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Contraband: a meaty, short (true) story

Just act natural, I tell myself. Act natural! I straighten my back and run my fingers through my then long, dark hair, tugging on my t-shirt on the way down. My skin is dry from the canned air and my clothes smell of the distinct mildewy scent that only India can leave, clinging on to fabric until a good wash. I scan the large receiving hall, clutching the form I filled on the airplane in my sweaty palms. Phew, being one of the first to leave the aircraft helps me beat the traffic. 

Salam-ailaikum”, the customs agent says, rotely. He’s laid back in his chair, dressed in a crisp white dishdasha and a sparkling gutrah, neatly ironed and folded over an agal - the national dress of the United Arab Emirates, which goes from day to night effortlessly, particularly so because it is also the uniform at every government agency. His oudh hits me first. The intoxicating, musky smell of traditional Arabian perfume. Perfume is a religion in the Middle East. The West’s penchant for “scent-free” workplaces would not fly. In fact, we scoffed at it, just as I scoff at it now. Sometimes, I find myself bothered by a scent my nose picks up at an office or restaurant and wonder if I am going soft after all my years away from the Middle East. Nay, I decide. It is simply the low quality of the scent in question. In Dubai, status is dictated not only on cars and clothes but on one's signature scent and oudh is the pinnacle. The king of perfumes, undiluted, unfiltered, pure oil from the agarwood trees of Southeast Asia, 50mls can go into the $1000s. Ironically, despite its reputation for the luxurious, oudh’s inviting scent is due entirely to the uninviting - mold. It is only when agarwood trees are amidst the throes of war with the parasite, P.Parasitica, that it produces its signature resin.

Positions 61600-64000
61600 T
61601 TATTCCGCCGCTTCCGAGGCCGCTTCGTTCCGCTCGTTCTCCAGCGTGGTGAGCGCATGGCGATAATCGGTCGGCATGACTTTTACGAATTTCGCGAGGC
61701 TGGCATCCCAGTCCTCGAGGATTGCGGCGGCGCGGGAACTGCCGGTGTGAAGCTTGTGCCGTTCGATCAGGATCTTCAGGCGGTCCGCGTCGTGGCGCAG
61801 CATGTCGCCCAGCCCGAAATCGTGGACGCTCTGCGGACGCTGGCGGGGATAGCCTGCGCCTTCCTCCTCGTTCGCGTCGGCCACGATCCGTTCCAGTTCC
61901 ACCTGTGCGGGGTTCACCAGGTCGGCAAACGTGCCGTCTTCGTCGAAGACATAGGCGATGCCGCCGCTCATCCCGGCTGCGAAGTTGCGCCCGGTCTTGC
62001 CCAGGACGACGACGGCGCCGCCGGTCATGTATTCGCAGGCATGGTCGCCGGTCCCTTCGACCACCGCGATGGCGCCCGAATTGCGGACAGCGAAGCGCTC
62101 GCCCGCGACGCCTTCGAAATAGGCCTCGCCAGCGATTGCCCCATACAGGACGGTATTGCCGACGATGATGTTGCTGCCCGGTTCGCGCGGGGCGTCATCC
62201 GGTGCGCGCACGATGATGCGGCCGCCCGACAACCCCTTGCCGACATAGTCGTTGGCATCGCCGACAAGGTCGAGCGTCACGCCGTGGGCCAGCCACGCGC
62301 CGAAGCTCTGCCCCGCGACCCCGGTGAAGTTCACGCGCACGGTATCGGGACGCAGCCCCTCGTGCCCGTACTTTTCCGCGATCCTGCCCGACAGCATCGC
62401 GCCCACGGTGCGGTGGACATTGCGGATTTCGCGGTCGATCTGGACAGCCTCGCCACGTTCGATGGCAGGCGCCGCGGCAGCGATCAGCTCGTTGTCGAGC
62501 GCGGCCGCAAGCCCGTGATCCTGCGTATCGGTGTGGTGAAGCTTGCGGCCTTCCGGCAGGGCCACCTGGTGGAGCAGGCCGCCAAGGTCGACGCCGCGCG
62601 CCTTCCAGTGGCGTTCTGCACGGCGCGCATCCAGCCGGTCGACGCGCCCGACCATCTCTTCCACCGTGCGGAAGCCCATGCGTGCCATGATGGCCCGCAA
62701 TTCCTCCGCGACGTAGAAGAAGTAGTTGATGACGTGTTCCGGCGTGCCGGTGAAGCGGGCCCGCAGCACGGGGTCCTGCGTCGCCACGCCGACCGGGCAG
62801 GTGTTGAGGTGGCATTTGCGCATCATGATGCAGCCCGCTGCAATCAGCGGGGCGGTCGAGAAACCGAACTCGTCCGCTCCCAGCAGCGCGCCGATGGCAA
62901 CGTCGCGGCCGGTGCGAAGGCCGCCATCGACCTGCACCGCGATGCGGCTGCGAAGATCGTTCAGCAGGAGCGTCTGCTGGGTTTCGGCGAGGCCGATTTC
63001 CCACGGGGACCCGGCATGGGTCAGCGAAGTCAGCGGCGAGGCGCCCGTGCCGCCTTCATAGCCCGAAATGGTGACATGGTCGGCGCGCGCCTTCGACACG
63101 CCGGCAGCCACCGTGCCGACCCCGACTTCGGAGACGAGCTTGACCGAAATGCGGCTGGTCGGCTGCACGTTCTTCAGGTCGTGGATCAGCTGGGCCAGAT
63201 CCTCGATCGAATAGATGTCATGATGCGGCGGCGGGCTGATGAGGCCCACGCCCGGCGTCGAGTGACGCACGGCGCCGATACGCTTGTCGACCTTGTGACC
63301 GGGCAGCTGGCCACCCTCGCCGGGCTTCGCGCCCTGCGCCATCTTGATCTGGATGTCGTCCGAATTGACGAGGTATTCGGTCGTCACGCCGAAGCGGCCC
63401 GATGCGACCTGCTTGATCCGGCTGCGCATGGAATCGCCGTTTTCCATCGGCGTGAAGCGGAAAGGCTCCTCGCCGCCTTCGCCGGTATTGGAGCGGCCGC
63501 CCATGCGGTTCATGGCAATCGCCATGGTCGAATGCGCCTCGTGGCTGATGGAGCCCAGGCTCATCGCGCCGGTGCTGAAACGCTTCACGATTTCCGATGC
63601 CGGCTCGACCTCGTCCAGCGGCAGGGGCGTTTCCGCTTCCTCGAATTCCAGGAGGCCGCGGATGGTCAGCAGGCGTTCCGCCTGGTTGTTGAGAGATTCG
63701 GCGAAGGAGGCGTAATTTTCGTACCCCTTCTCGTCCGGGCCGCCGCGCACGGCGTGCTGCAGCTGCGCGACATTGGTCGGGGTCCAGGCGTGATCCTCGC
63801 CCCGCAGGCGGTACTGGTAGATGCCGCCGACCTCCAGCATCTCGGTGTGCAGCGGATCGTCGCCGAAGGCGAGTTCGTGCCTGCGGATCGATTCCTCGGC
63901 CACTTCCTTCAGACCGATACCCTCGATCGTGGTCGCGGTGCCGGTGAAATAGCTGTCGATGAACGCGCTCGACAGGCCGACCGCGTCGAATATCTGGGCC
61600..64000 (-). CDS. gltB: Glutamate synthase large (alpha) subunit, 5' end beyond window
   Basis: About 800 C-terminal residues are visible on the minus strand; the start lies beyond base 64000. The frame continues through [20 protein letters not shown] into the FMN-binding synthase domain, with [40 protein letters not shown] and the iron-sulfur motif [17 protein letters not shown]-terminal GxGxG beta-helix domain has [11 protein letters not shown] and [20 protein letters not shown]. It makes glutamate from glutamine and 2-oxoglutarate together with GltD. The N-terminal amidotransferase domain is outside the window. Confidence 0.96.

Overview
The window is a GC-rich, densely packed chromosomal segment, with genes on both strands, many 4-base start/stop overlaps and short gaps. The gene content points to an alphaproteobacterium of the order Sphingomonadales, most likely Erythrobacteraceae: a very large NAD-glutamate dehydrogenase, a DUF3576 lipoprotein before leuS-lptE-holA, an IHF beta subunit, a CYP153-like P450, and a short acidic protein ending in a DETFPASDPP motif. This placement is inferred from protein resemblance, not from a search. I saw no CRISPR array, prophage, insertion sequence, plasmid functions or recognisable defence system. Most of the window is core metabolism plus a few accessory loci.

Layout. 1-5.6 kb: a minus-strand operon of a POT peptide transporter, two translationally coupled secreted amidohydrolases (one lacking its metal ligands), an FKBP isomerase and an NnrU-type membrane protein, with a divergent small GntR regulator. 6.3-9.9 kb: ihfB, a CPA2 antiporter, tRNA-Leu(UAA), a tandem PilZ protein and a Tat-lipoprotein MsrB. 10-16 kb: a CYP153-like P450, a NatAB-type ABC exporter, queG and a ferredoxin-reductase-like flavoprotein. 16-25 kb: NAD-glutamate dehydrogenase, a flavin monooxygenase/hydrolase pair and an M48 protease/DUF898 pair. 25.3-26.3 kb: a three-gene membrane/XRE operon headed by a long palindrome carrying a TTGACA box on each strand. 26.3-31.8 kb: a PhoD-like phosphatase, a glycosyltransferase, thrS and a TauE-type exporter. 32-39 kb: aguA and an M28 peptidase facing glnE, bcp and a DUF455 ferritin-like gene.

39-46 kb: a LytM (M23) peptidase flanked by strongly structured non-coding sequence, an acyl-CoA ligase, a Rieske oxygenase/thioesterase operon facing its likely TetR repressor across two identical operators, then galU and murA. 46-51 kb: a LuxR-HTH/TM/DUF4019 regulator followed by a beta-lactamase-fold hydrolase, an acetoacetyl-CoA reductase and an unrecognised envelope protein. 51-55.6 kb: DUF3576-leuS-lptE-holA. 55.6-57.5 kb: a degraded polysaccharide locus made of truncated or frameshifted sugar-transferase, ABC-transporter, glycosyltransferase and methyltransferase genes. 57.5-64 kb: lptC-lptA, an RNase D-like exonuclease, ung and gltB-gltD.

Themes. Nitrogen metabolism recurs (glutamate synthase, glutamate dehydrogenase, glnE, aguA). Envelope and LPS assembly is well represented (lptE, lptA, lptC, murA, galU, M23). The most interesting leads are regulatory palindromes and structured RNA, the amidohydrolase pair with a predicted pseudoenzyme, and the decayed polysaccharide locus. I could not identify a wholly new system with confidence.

Li-madha unt huna?" he says, looking disinterested and snatching my customs form from my outstretched hand. Why am I here, he asks. I am snapped out of my daydream, having been lost in the scent of his oudh. I had learned from a young age that the UAE takes care of its own and with that kind of government backing, residents too, need to show the utmost respect to Emirati officials, even if they are boredly manning the counter at the Water Authority. “I live here”, I answer. He already knows that. My passport very clearly displays my visa, because even though I was born in the country, I still had no right to live there without one. “I live here”, I have to say. Not “I’m from here.” because that too, is not true. He raises his chin, looking down at me from his sharp, elongated nose, a look those of us from the Middle East are all too familiar with and stamps my passport - yet another reminder that this land is simply borrowed, mine for a time until they tell me to leave it - and gestures with his head toward the now open gate by his station. “Shukran jazeera”, I reply. His responding grunt serves as a sort of Aloha - bye to me, hello to the next entrant.

Customs cleared, I quickened my step into Baggage Claim, as though shaving 5 milliseconds off my mission would somehow save me from the penalty that awaited me if I got caught. “You won’t get caught”, they said. “Just walk through”. In other words, act natural. Sound advice for a teenager who has no concept of what that means.